Tax return basics
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Tax Return Basics. SWASFAA Conference November 8 – 10, 2006. What must FAAs know about Federal tax returns????.

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Tax Return Basics

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Tax return basics

Tax Return Basics

SWASFAA Conference

November 8 – 10, 2006


What must faas know about federal tax returns

What must FAAs know about Federal tax returns????

Federal Student Aid Handbook states “Financial Aid Administrators must have a fundamental understanding of relevant tax issues that can considerably affect the need analysis. (06-07 page AVG-101)


Required verification items from tax return

Required Verification Items from Tax Return

  • Adjusted Gross Income

  • U.S. Income Taxes paid

  • Certain Untaxed Income and Benefits


Faas should have a basic understanding of

FAAs should have a basic understanding of:

  • Filing Requirements

  • Filing Status

  • Personal Exemptions

  • Implied Assets


Faas are required to know

FAAs are required to know…

  • whether individual was required to file a federal tax return

  • what the correct filing status should be

  • that an individual cannot be claimed as an exemption by more than one person


Conflicting information

Conflicting Information

  • There are zero assets on the FAFSA yet there is business and/or investment income on the Tax Return

  • Discrepant tax data such as incorrect filing status, incorrect number of personal exemptions, or failure to file when required are all considered conflicting information

  • FAAs MUST resolve conflicting information before disbursing FSA funds


Conflicting information cont

Conflicting Information (cont.)

  • “..a school must have an adequate internal system to identify conflicting information – regardless of the source and regardless of whether the student is selected for verification..”

  • “If you discover discrepancies after disbursing FSA funds, you must still reconcile the conflicting information and take appropriate actions under the specific program requirements.”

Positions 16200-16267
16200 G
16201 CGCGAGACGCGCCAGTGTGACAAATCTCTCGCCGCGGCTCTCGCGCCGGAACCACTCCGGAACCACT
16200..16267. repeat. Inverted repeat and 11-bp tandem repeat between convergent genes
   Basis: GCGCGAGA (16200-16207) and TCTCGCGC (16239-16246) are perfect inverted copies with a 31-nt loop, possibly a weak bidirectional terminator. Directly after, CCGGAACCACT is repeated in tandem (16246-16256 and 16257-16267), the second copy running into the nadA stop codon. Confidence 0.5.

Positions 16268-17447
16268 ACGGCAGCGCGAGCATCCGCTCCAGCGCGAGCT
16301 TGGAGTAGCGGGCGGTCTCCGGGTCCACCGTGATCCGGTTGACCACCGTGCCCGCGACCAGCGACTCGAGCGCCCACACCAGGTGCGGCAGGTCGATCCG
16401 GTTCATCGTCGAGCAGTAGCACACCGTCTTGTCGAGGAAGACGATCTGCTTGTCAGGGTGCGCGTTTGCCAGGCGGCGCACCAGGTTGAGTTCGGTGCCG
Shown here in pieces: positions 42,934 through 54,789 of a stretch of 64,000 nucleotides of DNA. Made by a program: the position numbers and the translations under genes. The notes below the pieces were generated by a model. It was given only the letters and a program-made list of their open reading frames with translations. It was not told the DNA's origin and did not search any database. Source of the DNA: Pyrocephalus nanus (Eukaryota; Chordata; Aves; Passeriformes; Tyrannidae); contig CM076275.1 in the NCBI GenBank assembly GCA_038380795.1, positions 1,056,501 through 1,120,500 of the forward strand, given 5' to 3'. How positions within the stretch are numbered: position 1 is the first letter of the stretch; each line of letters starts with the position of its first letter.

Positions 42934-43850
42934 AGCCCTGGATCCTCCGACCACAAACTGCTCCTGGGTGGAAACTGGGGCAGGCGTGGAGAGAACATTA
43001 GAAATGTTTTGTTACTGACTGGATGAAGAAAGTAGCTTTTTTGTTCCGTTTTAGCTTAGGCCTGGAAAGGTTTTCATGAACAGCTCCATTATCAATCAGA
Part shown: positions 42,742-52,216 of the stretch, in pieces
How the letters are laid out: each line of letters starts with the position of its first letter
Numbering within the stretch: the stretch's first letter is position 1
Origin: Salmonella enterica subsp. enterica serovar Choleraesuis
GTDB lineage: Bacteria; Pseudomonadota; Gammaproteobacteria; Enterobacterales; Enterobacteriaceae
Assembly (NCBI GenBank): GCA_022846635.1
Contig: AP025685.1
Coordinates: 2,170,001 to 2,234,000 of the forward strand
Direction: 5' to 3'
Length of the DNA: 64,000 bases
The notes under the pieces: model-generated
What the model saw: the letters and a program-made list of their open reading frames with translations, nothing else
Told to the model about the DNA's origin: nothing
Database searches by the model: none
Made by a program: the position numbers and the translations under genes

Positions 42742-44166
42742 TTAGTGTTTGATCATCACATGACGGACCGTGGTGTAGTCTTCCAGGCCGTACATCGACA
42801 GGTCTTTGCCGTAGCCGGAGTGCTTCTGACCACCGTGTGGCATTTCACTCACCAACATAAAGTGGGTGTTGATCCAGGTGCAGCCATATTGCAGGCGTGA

06-07 AVG-101


Who is required to file a tax return

Who is required to file a tax return?

  • To determine if a taxpayer is required to file a federal return, you need to know:

    • Marital status

    • Age

    • Gross Income


Who is required to file a tax return1

Who is required to file a tax return?

  • Generally a federal tax return IS required when gross income equals or exceeds the taxpayer’s standard deduction plus personal exemptions.

    • Exception: Self employment net earnings > $400

    • Exception: Church employee income > $108.28, if church is exempt from employer social security and Medicare taxes

    • Exception: Married filing separate taxpayer, if gross income exceeds personal exemption ($3,200 in 2005)

    • Exception: Taxpayer received “advance” earned income credit (EIC) payments from employer (box 9 on W-2)

    • Exception: Taxpayer received tip income that was not reported to their employer


Gross income filing requirements for 2005

Gross Income Filing Requirements for 2005


Gross income filing requirements for 2005 cont

Gross Income Filing Requirements for 2005 (cont)


Filing requirements for dependents

Filing Requirements for Dependents*

  • If parents (or someone else) can claim taxpayer as a dependent*, then taxpayer has different filing requirements (Generally cannot be considered a dependent* on someone else’s tax return if income is > $3,200 unless < 19 or full-time student < 24.)